I almost forgot that I promised a post on the bread that I made for my recent family reunion. I made Whole Wheat Oatmeal Bread, which is great for sandwiches or toast. It is full of whole grains without that “sticks and twigs” texture. This is the bread that rose so well that it popped the top off its rising container and almost overflowed onto the counter.
Don’t let this scare you off making it – just make sure you have a big enough container for rising. The original recipe makes four loaves of bread, which is a huge amount of dough. And I didn’t have a big enough container. I am posting a reduced recipe that will only make two loaves and will be much more manageable. Even if you have never made bread before, you can do this.
Unfortunately I forgot to take many pictures of the process. I will do a post sometime soon on bread making, with exhaustive pictures, to help you gain confidence if you are thinking of taking the leap into yeast baking.
Feel free to post in the comments if you have any questions at all about baking with yeast. I made my first yeast bread when I was in college, from an illustrated Time Life yeast baking book. I have learned a lot by trial and error, and I am happy to share my tips and hints. If you are in the St. Louis area, I do also offer cooking and baking classes. Contact me and we will talk!
Whole Wheat Oatmeal Bread
Adapted by the Cook’s Life
From “Country Baking” by Ken Haedrich
Makes 2 large loaves
The original recipe was called “Grainy Bread for the Whole Week” but I thought it needed a better name. And it made four huge loaves of bread, so I cut the recipe in half. Feel free to double the recipe if you are an experienced baker, but be aware it makes a lot of dough.
3 cups warm milk or water*
¾ cup rolled oats, old-fashioned or quick
1 package dry yeast (2 ¼ teaspoons)
¼ cup honey
5 ½ cups white whole wheat flour
1 ¼ teaspoons salt
¼ cup canola or vegetable oil
1 ½ to 2 cups unbleached all-purpose flour, approximately
*Milk will make a softer bread than water. I prefer using milk.
Pour the water or milk into a large mixing bowl or mixer bowl. Add the oats, yeast and honey. Stir in 4 cups of the white whole wheat flour. Cover the bowl tightly with plastic wrap and let rest for 30 minutes.
After the rest, add the salt, oil and the remaining 1½ cups white whole wheat flour. Mix well. Cover the dough and let rest for 10 minutes.
After the rest, add about 1 cup of the all-purpose flour. When dough gets hard to stir, turn out onto a floured surface to knead, or leave in the mixer and use the dough hook to knead. Knead the dough until it is fairly stiff, smooth and elastic. Add flour if the dough sticks to your hands or the sides of the bowl.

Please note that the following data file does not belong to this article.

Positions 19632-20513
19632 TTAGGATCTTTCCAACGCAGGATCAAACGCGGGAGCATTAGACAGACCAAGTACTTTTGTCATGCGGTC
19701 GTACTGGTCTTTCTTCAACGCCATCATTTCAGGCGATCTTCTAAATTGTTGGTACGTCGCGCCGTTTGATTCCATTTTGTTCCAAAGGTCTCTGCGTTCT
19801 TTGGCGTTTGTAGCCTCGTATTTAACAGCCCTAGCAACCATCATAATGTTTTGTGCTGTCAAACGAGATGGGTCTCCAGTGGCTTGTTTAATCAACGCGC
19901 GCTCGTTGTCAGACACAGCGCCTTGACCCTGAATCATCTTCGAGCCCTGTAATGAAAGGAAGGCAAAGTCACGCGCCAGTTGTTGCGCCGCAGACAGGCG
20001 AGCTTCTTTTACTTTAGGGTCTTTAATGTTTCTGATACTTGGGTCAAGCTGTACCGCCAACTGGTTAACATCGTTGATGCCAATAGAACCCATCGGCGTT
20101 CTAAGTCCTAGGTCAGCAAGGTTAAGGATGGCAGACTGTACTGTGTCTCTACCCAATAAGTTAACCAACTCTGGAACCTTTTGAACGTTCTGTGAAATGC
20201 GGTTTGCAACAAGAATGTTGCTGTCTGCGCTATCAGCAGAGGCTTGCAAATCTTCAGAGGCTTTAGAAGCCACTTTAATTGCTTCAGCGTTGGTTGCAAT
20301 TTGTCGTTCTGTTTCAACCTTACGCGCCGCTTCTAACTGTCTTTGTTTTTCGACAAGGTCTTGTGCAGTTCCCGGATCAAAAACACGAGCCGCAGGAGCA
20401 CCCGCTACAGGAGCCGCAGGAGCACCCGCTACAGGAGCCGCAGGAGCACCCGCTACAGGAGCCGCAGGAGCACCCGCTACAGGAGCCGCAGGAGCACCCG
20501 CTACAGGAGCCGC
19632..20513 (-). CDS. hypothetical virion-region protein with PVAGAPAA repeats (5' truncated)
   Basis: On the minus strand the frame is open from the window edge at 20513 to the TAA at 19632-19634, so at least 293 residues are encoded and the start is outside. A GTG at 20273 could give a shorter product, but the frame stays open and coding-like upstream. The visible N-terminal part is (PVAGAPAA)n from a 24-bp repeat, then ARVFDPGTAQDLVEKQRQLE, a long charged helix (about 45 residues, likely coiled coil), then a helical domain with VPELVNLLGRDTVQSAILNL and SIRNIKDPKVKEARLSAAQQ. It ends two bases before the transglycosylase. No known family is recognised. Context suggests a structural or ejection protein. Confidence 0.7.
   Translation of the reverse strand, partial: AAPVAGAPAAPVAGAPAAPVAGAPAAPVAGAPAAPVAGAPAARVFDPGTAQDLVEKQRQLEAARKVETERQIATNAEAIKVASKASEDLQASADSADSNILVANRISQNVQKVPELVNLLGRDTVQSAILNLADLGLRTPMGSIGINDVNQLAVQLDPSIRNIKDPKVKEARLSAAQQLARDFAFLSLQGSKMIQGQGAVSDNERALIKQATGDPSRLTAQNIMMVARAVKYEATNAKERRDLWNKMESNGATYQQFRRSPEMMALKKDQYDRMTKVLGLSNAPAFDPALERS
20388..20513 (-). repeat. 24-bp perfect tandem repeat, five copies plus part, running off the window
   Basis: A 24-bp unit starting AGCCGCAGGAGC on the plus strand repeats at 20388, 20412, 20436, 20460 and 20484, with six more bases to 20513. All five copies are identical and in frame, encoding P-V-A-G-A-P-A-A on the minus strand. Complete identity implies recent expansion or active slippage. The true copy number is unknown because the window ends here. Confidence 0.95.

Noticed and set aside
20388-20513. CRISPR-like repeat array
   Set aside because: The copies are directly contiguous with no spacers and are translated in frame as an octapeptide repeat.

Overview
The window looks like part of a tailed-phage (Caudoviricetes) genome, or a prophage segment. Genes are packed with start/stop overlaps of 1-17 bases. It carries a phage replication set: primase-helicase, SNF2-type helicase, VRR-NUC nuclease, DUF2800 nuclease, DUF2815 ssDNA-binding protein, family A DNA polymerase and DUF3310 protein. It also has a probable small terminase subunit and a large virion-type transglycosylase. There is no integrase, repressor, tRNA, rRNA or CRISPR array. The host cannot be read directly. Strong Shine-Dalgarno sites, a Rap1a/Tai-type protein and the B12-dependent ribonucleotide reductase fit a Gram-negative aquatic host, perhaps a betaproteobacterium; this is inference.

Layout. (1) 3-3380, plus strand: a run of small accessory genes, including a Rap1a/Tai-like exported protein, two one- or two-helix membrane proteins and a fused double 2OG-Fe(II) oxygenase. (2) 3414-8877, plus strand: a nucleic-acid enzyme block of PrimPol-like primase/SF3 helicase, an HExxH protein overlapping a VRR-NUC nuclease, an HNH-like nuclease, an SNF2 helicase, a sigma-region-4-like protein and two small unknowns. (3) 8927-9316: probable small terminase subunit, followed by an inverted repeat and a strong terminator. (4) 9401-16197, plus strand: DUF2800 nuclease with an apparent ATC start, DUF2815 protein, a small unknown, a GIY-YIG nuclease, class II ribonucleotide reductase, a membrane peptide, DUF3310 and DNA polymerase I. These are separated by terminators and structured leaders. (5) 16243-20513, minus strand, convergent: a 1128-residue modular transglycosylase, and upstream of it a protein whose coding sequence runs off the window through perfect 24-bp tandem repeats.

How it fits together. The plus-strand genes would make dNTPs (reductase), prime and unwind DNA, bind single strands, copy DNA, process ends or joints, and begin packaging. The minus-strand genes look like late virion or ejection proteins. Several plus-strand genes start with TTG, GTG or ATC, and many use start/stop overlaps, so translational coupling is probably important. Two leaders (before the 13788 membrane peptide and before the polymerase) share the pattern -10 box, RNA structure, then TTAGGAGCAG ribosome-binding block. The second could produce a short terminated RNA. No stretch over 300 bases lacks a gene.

Place the dough in a large greased bowl or container that has enough room for the dough to double in size. Cover with plastic wrap or the lid and let rise in a warm place for 45-60 minutes, or until doubled.
Grease a baking sheet, or line with parchment, if you are making freeform loaves. Or grease two 9 by 5 inch loaf pans.
Turn risen dough out onto a lightly floured surface and knead briefly, for about 30 seconds. Divide dough into 2 pieces and form each into an oblong, football-shaped ball. Place loaves on prepared baking sheet, leaving room between them, or in loaf pans. If using loaf pans, press dough firmly into corners. Cover loosely with parchment or waxed paper and allow to rise until doubled. This should take 20-30 minutes, or about half the time the dough took to double the first time.
About 15 minutes before the bread is risen, preheat the oven to 375 degrees.
Bake the loaves 30-45 minutes, or until they are golden brown and sound hollow when tapped. Freeform loaves on a baking sheet will take slightly less time to bake than those in loaf pans.
Remove bread from the pans and let cool on wire racks. When completely cool, store leftovers in an airtight container or plastic bag. Freeze if not eating within a few days. Homemade bread dries out faster than commercial bread, but if you slice it before freezing, you can remove slices as you need them. They thaw in a few minutes, or you can toast them.